A divided Village Board voted 3 to 2 Tuesday to continue with stalled plans to seek a state Restore NY grant to rehabilitate the downtown Newberry Square building despite a plea from a Richmondville fitness center developer that it might weaken her chances to win a similar grant.
Even though Mayor Mike Sellers had previously written a letter of support for Stella McKenna’s plan to build her $4.5 million Maranatha Family Center in Warnerville, he sided with trustees Sandy MacKay and Carol McGuire to pay a consultant $4,500 to apply for the Newberry building grant.
“We are one community. I ask you to assist me and give me the opportunity,” said McKenna in attempting to convince the board that a competing grant application in the same county would be “a detriment to me.”
Although trustees William Gilmore and Mark Galasso backed McKenna’s plan to reapply for a $2.5 million state grant that was not funded last year, MacKay was adamant that village officials should pursue a grant for the landmark Newberry building in the downtown Main Street business district.
“The Newberry building is clearly the single most important rehabilitation project in the village,” MacKay said.
“The Restore NY program was designed specifically for the rehabilitation of older buildings … in central business districts.” he said.
On Aug. 19, after hearing McKenna’s appeal, the board delayed allocating funds for the contract it approved Aug. 5 with Skate Creek Consulting of East Meredith to prepare a Newberry grant application and arrange hearings.
Tuesday’s vote put those village funds for Skate Creek back on track.
Last month, Charalambos “Harry” Ioannou, owner of the 137-year-old, three-story Newberry Square building was fined $20,000 after a jury found him guilty of failing to properly secure three broken storefront window areas.
Ioannou said he plans to appeal.
Meanwhile, according to MacKay, a potential buyer is willing to rehab the building, provided government funding is available to assist in the renovations, which are estimated to require more than $1 million.
“We have two quality projects here,” MacKay said. “But the choice is clear. We must do everything we can to revitalize the village of Cobleskill.”
In backing the Maranatha project, Gilmore argued that the Newberry building’s lack of an Empire Zone location weakens its chances against the Maranatha proposal. The county is seeking state approval for zone status, with the support of officials in Richmondville.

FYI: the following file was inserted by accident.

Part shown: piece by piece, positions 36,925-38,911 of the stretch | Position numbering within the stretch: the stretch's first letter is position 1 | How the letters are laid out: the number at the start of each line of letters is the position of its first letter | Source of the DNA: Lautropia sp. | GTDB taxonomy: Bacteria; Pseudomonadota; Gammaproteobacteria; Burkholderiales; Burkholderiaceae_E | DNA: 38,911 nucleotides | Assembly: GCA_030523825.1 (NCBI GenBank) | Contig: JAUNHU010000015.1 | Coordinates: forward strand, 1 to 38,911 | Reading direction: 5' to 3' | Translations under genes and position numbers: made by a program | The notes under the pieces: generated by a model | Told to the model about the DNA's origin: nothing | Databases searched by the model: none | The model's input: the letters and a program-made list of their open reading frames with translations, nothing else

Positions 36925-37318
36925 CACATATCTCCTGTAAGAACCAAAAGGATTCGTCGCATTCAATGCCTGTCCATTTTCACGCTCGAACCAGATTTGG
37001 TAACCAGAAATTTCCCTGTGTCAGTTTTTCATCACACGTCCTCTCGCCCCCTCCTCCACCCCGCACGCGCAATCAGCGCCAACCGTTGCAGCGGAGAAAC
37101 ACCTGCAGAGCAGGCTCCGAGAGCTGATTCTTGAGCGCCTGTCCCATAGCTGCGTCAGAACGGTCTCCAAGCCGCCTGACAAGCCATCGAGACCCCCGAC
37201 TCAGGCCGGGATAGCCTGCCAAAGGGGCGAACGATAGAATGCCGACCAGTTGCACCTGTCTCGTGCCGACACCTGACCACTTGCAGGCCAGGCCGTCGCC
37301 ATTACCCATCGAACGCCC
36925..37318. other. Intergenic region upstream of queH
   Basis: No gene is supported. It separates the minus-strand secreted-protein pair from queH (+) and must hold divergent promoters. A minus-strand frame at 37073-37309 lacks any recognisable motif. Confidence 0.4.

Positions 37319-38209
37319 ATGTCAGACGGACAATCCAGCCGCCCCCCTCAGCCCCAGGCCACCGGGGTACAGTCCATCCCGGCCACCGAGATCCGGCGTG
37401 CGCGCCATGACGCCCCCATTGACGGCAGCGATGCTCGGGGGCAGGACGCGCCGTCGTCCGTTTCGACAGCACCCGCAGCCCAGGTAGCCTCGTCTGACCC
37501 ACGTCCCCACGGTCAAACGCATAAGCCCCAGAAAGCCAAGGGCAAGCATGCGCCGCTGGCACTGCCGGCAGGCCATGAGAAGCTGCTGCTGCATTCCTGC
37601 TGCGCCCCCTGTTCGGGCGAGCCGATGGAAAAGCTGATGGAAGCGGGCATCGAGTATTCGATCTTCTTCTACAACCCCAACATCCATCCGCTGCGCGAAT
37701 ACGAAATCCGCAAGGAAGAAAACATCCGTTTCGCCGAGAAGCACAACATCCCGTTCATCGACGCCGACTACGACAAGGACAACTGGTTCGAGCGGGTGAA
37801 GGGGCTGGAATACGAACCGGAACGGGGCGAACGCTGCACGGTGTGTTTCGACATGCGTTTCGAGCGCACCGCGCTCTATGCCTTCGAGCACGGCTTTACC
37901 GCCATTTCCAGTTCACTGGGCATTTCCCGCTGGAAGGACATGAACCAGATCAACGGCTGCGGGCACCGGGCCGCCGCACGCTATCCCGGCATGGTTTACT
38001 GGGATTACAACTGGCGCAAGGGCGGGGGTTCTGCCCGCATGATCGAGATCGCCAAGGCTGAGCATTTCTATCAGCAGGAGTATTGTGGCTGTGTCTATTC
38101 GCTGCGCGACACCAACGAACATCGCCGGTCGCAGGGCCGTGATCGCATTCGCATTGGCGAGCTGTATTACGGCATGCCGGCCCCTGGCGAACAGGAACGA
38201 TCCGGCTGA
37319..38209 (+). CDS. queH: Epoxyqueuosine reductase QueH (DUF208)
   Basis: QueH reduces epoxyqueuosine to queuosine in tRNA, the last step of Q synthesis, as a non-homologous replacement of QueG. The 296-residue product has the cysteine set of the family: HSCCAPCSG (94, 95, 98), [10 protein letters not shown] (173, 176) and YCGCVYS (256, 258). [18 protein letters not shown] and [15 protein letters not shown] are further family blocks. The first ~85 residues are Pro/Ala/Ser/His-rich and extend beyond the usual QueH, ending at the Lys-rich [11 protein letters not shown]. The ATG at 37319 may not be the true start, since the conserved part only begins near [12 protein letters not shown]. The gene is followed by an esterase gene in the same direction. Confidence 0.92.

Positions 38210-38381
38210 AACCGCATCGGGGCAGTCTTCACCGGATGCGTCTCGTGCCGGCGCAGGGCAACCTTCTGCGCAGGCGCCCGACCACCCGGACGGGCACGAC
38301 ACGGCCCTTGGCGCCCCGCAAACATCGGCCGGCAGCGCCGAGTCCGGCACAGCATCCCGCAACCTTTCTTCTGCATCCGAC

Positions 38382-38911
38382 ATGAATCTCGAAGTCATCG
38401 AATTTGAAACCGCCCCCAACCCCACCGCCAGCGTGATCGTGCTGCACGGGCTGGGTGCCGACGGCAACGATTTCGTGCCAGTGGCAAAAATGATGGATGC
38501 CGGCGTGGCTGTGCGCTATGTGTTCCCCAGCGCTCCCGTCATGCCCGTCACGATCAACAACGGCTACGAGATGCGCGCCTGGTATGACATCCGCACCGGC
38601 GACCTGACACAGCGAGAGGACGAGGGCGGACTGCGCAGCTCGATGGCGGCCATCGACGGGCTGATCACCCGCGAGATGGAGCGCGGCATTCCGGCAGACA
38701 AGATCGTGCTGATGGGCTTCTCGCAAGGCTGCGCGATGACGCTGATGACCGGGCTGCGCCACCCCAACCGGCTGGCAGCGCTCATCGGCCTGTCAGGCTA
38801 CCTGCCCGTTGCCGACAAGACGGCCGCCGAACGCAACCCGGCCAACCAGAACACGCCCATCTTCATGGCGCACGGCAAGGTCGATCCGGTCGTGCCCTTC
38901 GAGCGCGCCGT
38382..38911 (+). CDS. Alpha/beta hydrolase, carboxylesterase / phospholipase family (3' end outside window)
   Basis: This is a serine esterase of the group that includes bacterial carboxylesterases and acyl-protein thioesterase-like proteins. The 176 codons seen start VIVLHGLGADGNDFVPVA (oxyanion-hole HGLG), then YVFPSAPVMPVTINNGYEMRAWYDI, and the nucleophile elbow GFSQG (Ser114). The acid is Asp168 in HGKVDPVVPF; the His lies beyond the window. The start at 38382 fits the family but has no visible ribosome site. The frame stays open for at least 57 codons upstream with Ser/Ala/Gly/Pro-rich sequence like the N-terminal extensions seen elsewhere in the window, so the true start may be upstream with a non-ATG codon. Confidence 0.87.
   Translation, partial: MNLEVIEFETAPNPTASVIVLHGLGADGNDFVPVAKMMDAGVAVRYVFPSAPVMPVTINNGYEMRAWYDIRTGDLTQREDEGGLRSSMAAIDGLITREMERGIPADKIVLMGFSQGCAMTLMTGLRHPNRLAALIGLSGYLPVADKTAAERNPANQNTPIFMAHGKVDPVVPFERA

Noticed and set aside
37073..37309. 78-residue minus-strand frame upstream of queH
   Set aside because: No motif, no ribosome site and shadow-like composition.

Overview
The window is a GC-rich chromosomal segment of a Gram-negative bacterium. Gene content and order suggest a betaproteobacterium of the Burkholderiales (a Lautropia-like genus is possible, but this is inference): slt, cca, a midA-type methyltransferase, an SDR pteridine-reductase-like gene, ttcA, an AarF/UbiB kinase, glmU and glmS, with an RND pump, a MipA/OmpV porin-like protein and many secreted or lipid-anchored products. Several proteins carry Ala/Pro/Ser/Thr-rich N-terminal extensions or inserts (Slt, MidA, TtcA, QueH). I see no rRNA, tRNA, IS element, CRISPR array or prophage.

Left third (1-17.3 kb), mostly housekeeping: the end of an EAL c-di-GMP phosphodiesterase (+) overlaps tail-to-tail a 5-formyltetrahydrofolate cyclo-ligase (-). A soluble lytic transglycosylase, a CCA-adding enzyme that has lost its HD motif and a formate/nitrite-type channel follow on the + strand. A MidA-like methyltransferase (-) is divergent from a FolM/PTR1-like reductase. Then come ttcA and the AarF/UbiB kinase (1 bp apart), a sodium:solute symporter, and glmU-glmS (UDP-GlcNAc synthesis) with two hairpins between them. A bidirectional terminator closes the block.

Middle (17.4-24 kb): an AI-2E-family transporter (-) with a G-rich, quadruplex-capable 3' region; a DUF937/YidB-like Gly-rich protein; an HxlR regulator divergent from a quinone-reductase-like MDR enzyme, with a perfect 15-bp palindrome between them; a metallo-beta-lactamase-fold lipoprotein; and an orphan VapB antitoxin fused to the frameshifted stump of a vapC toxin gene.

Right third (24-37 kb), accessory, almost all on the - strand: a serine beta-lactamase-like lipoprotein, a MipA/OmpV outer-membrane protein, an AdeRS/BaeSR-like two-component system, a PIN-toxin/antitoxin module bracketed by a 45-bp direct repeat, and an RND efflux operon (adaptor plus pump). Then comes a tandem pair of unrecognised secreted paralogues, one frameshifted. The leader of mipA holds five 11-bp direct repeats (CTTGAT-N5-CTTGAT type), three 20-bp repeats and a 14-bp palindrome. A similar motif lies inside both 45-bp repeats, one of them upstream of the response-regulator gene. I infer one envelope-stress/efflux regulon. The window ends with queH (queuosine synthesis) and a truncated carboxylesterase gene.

Galasso suggested that “in a project of Stella’s magnitude … business begets business” so the county and region would benefit more from sales tax and potential additional businesses.
In response, MacKay said construction of the new center McKenna proposes along state Route 7 in Richmondville would mean her smaller Maranatha Fit for Life Health and Fitness Center on Elm Street would move out of the village.
“I already have $500,000 in the project,” McKenna told MacKay when he suggested she withdraw from potential contention for a grant.
“I have put everything I have into this project,” McKenna said.
McKenna purchased the property for $350,000 in October 2007, according to county records. The 23-acre site includes an old farmhouse and two barns McKenna said she plans to restore as “a historical restaurant.” The proposal also calls for construction of a 45,000-square-foot sports complex and a 12,000-square-foot physical therapy facility.
Noting that McKenna has stressed she has gathered strong “political support,” for her project, village Trustee McGuire suggested both plans should compete for funding.
“Let [the state] decide who’s going to get it,” McGuire said.
The Richmondville Town Board last September requested a $2.5 million state grant under the second round of three expected application periods for the Empire State Development Corp.’s Restore NY program.
It was not funded last year.
The application period for the third round of grants has not yet been announced.
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Categories: Schenectady County